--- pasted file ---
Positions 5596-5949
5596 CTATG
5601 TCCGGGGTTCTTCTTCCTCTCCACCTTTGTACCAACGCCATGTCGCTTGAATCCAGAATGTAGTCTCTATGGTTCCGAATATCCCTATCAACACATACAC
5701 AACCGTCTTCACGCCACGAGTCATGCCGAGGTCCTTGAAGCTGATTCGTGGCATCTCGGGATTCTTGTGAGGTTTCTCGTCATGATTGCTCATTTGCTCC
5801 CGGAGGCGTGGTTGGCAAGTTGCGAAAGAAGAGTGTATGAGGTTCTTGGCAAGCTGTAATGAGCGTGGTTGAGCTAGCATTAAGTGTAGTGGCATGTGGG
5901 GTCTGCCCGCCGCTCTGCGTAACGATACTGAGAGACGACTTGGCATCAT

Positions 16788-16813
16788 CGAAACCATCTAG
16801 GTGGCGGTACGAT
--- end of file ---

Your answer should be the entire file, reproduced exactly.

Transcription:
Positions 5596-5949
5596 CTATG
5601 TCCGGGGTTCTTCTTCCTCTCCACCTTTGTACCAACGCCATGTCGCTTGAATCCAGAATGTAGTCTCTATGGTTCCGAATATCCCTATCAACACATACAC
5701 AACCGTCTTCACGCCACGAGTCATGCCGAGGTCCTTGAAGCTGATTCGTGGCATCTCGGGATTCTTGTGAGGTTTCTCGTCATGATTGCTCATTTGCTCC
5801 CGGAGGCGTGGTTGGCAAGTTGCGAAAGAAGAGTGTATGAGGTTCTTGGCAAGCTGTAATGAGCGTGGTTGAGCTAGCATTAAGTGTAGTGGCATGTGGG
5901 GTCTGCCCGCCGCTCTGCGTAACGATACTGAGAGACGACTTGGCATCAT

Positions 16788-16813
16788 CGAAACCATCTAG
16801 GTGGCGGTACGAT